Heritage Radio is the food-focused internet radio station that broadcasts from a studio attached to Roberta's in Bushwick. Every week, many of the big players in the food world host and appear on shows, and oftentimes they reveal interesting tidbits about their work. Here's a guide to five notable pieces of programming from the last week:
1) On Opening Estela: Thomas Carter and Ignacio Mattos of the newly opened Estela on East Houston Street, talk to Greg and Darin Bresnitz on this week's episode of "Snacky Tunes." Here's Carter, the former wine director of Blue Hill at Stone Barns, on going from somm to owner:
I thought to myself, why have another cush somm job where I get to drink really expensive wine, when I could completely complicate my life and open a restaurant??It was time to create something. I'd been a critic for so long—that's what you do with wine, you're always shaking a stick at it, which is not the best way to go. A lot of times you look at things in a vacuum, and I thought it was time to create something and put your money where your mouth is.[Photo: Daniel Krieger]
2) HRN at the New Amsterdam Market: Heritage Radio Network was out in force at the first and only New Amsterdam Market of the summer, talking to chefs, farmers, manufacturers, and sustainable food advocates about the market's future after a disappointing loss to the Howard Hughes Corporation regarding the redevelopment plan for the Seaport area. Here's what New Amsterdam Market founder Robert LaValva has to say about his fight to keep and expand the market:
Even independently of us and this market, it is such an iconic, historic site, and that's not something a city should get rid of; that's what brings people to a city. All the more so because there's a need for these kind of markets, there's such a growth in the food movement, such a need to have space—warehousing, distribution—this was a wholesale market as well as a retail destination. We could make it back into something like that again, that would serve the city as well as preserve a very valuable part of its character.[Photo: Robin Blair]
3) Build-Your-Own Prosecco Bar at Lincoln Ristorante: Aaron Von Rock of Lincoln Restorante and Joe Campanale talk beverage director biz on "In The Drink." Von Rock discusses how he builds a wine list to match chef Jonathan Benno's menu, and explains his build-your-own prosecco program:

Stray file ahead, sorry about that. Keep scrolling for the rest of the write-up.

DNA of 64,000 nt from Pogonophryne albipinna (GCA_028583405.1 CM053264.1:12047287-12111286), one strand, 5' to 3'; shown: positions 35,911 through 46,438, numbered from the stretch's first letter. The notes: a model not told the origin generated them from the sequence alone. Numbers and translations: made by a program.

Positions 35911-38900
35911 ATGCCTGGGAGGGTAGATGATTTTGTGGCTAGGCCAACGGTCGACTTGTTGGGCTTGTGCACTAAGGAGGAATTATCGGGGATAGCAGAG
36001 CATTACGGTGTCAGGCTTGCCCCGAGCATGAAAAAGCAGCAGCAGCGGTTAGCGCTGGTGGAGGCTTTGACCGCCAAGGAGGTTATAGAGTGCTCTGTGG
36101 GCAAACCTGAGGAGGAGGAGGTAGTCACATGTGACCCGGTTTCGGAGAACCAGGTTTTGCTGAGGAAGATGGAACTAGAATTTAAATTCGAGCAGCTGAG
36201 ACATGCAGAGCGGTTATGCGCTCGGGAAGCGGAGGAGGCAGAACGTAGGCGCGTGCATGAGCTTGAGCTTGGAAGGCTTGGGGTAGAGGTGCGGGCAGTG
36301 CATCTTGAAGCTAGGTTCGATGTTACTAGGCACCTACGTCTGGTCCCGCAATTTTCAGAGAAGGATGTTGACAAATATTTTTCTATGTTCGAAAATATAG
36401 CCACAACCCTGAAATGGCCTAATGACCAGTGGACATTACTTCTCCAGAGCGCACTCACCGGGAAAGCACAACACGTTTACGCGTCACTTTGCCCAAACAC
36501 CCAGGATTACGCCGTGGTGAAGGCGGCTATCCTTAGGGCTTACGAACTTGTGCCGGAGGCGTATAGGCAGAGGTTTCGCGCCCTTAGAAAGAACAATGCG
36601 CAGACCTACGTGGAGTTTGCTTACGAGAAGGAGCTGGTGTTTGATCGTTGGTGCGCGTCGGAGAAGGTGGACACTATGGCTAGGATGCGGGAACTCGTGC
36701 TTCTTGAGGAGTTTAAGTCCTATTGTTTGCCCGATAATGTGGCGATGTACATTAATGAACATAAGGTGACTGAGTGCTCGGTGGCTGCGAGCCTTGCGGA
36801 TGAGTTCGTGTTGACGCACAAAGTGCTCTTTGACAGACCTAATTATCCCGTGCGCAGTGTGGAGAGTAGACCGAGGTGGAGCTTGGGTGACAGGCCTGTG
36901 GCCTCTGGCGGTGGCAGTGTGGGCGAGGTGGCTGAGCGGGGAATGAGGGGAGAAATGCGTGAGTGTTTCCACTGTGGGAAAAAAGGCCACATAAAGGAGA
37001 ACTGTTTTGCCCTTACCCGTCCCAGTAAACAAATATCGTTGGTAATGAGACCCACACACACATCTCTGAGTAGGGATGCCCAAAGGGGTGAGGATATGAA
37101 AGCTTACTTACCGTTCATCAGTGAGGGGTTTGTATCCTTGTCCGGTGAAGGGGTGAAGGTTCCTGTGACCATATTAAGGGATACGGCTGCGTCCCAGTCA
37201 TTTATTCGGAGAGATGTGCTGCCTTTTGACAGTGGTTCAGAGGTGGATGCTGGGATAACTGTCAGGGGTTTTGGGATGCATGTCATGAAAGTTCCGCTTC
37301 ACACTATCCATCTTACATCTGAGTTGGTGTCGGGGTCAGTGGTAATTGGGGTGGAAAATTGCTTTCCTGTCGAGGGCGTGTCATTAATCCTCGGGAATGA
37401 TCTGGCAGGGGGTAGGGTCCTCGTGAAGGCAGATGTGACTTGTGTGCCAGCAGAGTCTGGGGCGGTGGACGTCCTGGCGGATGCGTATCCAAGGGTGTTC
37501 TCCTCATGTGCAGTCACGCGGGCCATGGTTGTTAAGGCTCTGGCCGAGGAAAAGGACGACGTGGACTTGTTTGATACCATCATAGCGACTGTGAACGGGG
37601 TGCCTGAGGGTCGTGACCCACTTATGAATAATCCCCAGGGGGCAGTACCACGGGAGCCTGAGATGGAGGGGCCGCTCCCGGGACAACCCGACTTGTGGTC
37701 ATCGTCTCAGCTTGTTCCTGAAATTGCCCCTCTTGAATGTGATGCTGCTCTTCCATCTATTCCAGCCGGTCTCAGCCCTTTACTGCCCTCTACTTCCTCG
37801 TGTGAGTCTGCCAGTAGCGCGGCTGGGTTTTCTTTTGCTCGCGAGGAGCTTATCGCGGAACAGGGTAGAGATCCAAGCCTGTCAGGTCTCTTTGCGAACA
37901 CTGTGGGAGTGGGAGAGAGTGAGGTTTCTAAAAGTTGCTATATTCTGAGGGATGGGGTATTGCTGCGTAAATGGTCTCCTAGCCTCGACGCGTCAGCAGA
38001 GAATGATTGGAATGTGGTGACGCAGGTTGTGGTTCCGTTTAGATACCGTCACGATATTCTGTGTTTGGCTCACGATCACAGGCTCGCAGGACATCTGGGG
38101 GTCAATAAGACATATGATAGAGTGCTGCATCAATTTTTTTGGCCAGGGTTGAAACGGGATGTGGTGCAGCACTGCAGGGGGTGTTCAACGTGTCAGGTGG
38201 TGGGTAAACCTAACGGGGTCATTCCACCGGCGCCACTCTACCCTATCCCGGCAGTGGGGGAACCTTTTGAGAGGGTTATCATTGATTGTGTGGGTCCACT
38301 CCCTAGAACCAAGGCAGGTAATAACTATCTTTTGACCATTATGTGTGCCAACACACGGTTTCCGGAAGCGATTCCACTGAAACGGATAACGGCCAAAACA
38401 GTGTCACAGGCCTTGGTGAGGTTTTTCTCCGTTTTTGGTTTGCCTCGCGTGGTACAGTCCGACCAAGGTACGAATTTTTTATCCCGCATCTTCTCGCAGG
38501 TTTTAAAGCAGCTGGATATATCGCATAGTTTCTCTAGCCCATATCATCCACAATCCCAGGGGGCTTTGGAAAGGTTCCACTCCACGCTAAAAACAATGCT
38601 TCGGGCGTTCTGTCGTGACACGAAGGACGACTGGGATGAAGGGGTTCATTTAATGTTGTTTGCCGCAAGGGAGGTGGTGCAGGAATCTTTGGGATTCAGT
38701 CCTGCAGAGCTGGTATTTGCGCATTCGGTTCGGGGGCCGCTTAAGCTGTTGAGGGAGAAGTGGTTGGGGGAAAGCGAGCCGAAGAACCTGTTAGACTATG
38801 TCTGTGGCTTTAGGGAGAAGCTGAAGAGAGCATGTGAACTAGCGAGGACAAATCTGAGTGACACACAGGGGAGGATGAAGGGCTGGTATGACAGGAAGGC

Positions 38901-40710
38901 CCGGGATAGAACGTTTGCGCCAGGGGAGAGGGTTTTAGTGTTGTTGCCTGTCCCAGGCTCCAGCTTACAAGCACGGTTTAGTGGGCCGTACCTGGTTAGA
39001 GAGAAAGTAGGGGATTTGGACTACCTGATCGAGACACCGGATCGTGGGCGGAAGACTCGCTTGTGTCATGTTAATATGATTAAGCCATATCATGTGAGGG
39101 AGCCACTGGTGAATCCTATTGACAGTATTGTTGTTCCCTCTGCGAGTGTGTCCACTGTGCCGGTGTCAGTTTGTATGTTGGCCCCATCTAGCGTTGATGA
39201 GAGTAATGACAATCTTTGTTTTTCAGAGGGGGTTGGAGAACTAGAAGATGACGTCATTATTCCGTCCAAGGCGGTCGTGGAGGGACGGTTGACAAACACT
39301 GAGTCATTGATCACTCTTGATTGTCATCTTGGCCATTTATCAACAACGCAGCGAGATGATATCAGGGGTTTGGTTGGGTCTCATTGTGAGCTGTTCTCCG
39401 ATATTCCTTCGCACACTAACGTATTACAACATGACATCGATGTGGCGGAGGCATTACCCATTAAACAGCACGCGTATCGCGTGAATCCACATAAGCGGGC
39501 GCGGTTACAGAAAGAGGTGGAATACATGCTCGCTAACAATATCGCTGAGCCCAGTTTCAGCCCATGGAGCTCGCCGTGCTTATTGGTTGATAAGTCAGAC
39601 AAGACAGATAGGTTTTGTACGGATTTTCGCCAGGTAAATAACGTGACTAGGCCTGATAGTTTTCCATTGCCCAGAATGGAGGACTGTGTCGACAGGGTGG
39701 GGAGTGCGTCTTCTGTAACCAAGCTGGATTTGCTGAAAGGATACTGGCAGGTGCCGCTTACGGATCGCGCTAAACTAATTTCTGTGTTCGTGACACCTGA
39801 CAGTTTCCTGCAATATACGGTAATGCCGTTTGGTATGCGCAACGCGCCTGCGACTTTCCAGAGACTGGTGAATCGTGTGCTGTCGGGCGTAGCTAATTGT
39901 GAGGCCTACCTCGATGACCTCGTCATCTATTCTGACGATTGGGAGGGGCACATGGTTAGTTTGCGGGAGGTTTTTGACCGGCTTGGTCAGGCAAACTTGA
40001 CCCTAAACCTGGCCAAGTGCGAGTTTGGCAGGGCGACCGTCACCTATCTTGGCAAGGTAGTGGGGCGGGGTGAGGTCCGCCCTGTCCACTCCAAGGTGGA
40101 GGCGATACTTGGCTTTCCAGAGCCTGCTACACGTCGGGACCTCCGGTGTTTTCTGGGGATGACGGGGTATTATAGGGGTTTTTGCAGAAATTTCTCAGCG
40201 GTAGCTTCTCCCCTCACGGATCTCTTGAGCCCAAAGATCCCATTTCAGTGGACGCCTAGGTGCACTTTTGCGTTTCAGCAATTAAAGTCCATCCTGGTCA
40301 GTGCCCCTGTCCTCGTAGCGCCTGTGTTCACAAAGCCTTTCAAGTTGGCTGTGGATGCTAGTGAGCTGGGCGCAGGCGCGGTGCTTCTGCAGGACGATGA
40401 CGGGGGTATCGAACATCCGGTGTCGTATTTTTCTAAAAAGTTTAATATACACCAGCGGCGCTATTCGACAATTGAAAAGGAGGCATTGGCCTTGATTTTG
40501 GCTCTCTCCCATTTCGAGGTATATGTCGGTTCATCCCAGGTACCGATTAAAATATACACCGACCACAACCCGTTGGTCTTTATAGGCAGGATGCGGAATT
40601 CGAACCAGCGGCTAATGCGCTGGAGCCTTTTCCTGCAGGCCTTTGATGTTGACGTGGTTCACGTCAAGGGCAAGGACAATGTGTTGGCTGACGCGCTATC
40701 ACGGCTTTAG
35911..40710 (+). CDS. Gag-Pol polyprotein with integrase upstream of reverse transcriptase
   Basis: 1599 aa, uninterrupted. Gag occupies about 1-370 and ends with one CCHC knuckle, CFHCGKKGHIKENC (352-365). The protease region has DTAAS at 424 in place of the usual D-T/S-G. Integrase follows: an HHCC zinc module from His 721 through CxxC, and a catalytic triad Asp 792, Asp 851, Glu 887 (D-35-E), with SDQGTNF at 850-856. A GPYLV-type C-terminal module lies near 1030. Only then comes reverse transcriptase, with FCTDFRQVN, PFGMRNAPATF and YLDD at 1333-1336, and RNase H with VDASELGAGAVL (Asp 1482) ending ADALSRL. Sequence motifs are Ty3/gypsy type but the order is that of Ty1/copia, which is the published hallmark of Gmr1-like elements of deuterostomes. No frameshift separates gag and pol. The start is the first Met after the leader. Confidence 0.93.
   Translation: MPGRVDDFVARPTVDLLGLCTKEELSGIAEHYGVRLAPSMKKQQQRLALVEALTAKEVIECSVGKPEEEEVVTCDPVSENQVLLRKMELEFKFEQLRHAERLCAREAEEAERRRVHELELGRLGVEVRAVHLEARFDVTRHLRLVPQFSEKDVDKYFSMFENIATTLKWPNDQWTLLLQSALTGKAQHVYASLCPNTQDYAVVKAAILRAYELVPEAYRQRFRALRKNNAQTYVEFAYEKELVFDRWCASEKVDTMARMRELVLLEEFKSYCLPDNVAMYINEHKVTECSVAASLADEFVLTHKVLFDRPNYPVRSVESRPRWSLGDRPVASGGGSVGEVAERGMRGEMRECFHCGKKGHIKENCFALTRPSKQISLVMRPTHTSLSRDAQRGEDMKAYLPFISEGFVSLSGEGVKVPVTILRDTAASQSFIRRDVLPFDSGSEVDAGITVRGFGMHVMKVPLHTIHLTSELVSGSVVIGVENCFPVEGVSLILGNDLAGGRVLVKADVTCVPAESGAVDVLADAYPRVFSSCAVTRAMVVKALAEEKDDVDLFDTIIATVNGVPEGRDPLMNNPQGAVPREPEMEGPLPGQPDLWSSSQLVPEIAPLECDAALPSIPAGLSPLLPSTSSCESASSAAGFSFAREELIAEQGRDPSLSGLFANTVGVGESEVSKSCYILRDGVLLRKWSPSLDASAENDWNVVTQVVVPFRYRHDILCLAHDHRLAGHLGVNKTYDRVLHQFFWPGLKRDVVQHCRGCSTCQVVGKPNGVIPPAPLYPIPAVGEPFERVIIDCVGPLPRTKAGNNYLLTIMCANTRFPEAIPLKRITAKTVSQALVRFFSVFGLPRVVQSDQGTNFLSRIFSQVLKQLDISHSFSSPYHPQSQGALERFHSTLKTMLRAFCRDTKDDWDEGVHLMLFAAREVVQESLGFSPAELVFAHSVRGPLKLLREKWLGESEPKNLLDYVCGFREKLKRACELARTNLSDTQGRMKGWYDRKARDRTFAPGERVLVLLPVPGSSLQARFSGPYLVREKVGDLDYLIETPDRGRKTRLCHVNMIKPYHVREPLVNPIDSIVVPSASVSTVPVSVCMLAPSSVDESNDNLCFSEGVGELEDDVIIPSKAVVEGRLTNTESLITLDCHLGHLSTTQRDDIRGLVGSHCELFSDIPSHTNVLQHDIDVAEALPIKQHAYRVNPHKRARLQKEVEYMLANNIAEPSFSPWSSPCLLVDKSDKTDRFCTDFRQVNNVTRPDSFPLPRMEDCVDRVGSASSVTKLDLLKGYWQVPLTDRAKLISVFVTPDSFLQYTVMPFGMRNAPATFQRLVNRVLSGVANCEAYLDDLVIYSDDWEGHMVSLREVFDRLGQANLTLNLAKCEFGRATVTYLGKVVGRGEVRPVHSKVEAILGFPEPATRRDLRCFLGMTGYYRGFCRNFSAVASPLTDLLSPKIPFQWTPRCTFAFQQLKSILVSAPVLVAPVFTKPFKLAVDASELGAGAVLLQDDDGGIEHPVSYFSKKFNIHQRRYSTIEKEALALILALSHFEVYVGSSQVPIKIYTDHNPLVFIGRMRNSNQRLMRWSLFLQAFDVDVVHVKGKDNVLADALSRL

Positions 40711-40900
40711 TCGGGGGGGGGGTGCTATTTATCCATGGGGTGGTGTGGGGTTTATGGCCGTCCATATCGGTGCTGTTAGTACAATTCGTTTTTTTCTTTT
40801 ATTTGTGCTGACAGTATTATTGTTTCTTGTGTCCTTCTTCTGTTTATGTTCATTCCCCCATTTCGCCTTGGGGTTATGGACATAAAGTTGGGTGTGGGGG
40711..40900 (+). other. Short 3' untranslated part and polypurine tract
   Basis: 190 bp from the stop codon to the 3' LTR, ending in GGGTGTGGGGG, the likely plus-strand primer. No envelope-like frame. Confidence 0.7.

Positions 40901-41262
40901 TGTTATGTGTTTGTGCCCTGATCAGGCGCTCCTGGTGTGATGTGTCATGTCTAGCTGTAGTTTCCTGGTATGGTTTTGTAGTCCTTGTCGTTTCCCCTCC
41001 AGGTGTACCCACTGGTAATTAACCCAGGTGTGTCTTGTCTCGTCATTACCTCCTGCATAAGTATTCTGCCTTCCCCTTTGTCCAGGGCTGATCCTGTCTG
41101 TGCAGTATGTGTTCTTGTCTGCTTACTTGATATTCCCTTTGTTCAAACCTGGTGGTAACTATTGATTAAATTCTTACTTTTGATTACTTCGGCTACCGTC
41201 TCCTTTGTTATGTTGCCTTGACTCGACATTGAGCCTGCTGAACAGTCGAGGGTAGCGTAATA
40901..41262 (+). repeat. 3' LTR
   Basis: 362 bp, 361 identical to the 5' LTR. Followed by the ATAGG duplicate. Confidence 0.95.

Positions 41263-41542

We see a lot of Americans dining in season, it's something I've watched, through my years in the business, really turn up over and over again. So drinking in season seems to be a natural follow up, too. We're bringing seasonal fruits and pureeing them for the prosecco bar. It's more like "create-your-own-bellini," but we're using different types of sparkling wine to add another edge to it too.[Photo: Evan Sung]
4) How to Behave When The DOH Comes Around: This week on "How to Behave," Brian Keyser, owner of Casellula Cheese & Wine Cafe, and Hannah Howard host a discussion about the inconsistencies and trepidation restaurant owners face during a visit from the DOH Inspector. Keyser talks to Serious Eats writer Lauren Rothman about the trouble in getting people in the restaurant industry to speak out against the DOH letter grade system:
They were making pretty well-documented points about how the system works and why it doesn't always function in the best way for restaurants. And it was not like they were saying anything super inflammatory, but they were really, really hesitant about using their names or places of employment. So, early on in my research, I was able to tell how contentious this subject was.
5) Jessica Harris' Brooklyn: In the latest episode of "My Welcome Table," Jessica Harris reminiscences about living and eating in Crown Heights in the 1980s. Harris, having lived in the West Village as a cookbook author prior to her move to Brooklyn, reflects on the relative lack of available goods in Crown Heights at the time:
Long before the term 'food justice' became common currency, African Americans, and indeed all who shop in ghettoized areas outside of the mainstream, are offered second-rate comestibles and second or third-rate produce.
— Peter Henry
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